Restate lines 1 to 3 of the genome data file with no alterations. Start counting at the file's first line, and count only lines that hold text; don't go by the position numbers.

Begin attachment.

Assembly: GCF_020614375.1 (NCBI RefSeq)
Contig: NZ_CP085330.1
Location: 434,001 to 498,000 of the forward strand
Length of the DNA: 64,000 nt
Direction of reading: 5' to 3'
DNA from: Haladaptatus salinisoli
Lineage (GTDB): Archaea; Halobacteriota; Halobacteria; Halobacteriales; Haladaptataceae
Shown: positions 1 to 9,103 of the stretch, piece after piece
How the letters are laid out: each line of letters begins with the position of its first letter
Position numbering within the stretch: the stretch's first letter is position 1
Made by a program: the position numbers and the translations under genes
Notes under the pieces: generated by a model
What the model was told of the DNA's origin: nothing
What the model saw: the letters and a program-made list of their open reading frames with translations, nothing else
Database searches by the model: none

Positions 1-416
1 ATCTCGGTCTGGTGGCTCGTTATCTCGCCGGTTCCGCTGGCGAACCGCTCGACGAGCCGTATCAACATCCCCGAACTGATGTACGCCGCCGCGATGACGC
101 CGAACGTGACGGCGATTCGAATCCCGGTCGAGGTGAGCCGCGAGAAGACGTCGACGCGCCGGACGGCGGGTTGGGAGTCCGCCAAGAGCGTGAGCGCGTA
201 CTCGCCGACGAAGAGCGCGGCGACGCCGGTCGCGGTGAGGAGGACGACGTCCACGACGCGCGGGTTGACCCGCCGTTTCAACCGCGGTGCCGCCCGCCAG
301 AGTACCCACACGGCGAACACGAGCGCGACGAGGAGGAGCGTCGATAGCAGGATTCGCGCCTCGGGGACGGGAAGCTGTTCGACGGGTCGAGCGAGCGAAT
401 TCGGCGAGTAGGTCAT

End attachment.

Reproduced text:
Assembly: GCF_020614375.1 (NCBI RefSeq)
Contig: NZ_CP085330.1
Location: 434,001 to 498,000 of the forward strand